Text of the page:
While current evidence suggests a strong relationship between the use of bisphosphonates and the genesis of atypical femoral fractures, we now know that denosumab, a drug that inhibits osteoclastogenesis but is unrelated to the bisphosphonates, also may be associated with these fractures. Moreover, some patients who have never taken bisphosphonates or denosumab have presented with what appear to be atypical femoral fractures. Thus, atypical femoral fractures are not exclusive to patients who use osteoclast-inhibiting drugs, and this presents a more complicated picture regarding the etiology of this unique type of fracture.

In the March 2015 issue of JBJS Reviews, Blood et al. summarize current thinking regarding the evaluation and treatment of atypical femoral fractures. The authors note that these fractures can be treated successfully with intramedullary nailing and discontinuation of bisphosphonate therapy. However, there is a potential for a delay in healing. Prodromal thigh pain and radiographic evidence of a radiolucent line in patients with a history of atypical femoral fracture or chronic bisphosphonate use are strong indicators of impending fracture. In these patients, prophylactic fixation should be considered. In addition, patients with prodromal thigh pain who are receiving chronic bisphosphonate therapy but do not have radiographic evidence of incomplete fracture require further workup and may benefit from magnetic resonance imaging. For patients who have incomplete fractures and no pain, the authors recommend a trial of conservative therapy, including protected weight-bearing, discontinuation of bisphosphonate therapy, and supplementation with calcium and vitamin D (800 to 1000 IU) per day. While no recommendation currently exists regarding the duration of bisphosphonate therapy, most experts recommend discontinuation after five years. Moreover, as bisphosphonates are not the only class of compounds that may be associated with these fractures, further information is needed in order to make informed decisions regarding the use of specific drugs and the duration of their use. While treatment of atypical femoral fractures with an anabolic therapy such as parathyroid hormone has been proposed, there are no definitive data to support this suggestion at this time.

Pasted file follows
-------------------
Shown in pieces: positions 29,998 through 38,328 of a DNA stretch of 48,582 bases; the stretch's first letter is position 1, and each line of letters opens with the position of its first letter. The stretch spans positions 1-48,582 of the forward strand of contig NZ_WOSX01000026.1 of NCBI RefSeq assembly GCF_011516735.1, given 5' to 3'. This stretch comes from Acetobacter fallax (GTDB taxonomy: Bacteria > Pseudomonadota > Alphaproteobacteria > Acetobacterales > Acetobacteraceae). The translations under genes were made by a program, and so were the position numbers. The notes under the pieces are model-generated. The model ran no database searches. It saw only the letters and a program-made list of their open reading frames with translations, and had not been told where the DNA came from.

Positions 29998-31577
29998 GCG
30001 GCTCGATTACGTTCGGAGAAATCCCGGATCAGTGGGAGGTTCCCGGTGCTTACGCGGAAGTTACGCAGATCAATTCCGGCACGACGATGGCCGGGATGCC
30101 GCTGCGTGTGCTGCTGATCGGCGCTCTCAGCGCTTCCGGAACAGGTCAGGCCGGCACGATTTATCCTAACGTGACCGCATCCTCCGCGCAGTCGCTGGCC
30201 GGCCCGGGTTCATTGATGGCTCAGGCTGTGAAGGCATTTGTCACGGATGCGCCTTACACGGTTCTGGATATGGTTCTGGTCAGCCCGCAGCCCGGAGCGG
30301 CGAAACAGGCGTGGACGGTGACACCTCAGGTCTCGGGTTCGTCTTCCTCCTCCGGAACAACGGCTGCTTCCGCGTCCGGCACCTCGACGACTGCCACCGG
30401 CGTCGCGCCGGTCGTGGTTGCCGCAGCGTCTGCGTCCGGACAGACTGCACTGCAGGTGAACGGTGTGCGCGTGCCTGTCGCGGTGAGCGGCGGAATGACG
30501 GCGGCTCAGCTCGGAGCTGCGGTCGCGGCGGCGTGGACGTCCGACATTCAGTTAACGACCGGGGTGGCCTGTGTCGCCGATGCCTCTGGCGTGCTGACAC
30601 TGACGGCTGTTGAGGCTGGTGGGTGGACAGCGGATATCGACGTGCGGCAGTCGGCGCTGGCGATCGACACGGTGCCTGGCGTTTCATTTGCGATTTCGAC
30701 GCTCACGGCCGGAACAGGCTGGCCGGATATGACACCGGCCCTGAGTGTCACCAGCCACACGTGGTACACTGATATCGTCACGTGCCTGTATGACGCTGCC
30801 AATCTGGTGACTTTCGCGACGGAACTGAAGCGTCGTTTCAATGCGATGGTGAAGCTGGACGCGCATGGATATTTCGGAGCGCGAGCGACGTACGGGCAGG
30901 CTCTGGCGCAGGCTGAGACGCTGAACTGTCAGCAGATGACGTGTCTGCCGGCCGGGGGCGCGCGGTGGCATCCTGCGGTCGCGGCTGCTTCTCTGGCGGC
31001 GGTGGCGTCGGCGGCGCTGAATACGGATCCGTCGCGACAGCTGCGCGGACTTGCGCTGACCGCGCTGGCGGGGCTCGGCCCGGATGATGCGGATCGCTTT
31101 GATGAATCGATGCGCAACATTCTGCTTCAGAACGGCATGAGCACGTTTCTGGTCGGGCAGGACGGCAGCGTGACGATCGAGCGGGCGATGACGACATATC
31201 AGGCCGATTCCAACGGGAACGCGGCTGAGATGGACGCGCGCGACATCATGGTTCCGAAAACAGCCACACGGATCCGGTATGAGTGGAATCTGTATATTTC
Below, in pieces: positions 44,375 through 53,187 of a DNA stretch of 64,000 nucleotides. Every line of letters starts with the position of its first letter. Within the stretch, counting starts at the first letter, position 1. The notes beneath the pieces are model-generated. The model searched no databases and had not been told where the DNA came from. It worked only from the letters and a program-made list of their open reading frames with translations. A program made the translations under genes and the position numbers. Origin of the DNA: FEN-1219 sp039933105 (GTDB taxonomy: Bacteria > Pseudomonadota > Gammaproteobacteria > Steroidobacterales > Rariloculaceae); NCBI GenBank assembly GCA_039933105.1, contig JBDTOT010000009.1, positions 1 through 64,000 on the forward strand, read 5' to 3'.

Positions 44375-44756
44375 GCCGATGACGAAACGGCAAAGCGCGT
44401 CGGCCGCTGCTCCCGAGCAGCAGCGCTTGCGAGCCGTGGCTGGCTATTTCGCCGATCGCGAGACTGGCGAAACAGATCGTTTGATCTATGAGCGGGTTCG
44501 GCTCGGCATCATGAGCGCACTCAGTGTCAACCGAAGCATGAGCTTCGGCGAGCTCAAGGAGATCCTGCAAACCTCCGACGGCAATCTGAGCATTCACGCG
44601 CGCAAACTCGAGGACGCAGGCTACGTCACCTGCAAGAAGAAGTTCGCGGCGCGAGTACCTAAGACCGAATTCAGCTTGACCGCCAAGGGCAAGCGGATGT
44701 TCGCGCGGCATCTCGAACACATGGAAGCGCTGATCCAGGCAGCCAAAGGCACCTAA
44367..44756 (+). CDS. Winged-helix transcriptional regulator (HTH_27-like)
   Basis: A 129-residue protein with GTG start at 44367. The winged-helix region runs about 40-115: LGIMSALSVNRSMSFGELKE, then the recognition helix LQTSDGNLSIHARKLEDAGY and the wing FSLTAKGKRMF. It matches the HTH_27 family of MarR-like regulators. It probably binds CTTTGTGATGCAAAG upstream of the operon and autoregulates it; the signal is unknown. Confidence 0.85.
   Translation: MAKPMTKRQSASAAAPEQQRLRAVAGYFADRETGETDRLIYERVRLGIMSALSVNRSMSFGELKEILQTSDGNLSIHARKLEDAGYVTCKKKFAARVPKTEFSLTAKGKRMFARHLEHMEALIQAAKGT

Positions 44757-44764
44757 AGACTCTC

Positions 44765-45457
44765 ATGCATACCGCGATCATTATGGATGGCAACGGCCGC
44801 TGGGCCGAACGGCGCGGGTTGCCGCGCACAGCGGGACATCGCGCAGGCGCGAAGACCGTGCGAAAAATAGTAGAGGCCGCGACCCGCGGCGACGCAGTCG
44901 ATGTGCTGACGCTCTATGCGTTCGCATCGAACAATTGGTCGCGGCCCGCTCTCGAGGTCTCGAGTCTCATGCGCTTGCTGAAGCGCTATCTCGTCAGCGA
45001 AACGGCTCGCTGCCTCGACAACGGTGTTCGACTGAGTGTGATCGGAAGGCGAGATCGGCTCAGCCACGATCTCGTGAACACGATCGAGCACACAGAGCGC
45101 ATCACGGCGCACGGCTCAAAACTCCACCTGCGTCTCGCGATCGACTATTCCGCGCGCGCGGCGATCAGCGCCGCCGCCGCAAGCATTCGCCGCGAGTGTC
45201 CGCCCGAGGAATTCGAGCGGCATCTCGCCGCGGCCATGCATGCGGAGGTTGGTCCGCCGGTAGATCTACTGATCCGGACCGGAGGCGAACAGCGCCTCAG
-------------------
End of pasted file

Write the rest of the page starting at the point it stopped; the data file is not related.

The use of bisphosphonates and denosumab to treat osteoporosis represents a major step forward. However, it is possible that there are specific subsets of patients who are more sensitive to pharmacological suppression of bone remodeling and who may not be candidates for this kind of therapy. Further investigation is required to understand the safety of prolonged use of osteoclast-inhibiting drugs.

Thomas A. Einhorn, MD, Editor

Click here for another OrthoBuzz post about this JBJS Reviews article.

Tags: ,

Leave a Reply

Fill in your details below or click an icon to log in:

WordPress.com Logo

You are commenting using your WordPress.com account. Log Out / Change )

Twitter picture

You are commenting using your Twitter account. Log Out / Change )

Facebook photo

You are commenting using your Facebook account. Log Out / Change )

Google+ photo

You are commenting using your Google+ account. Log Out / Change )

Connecting to %s

%d bloggers like this: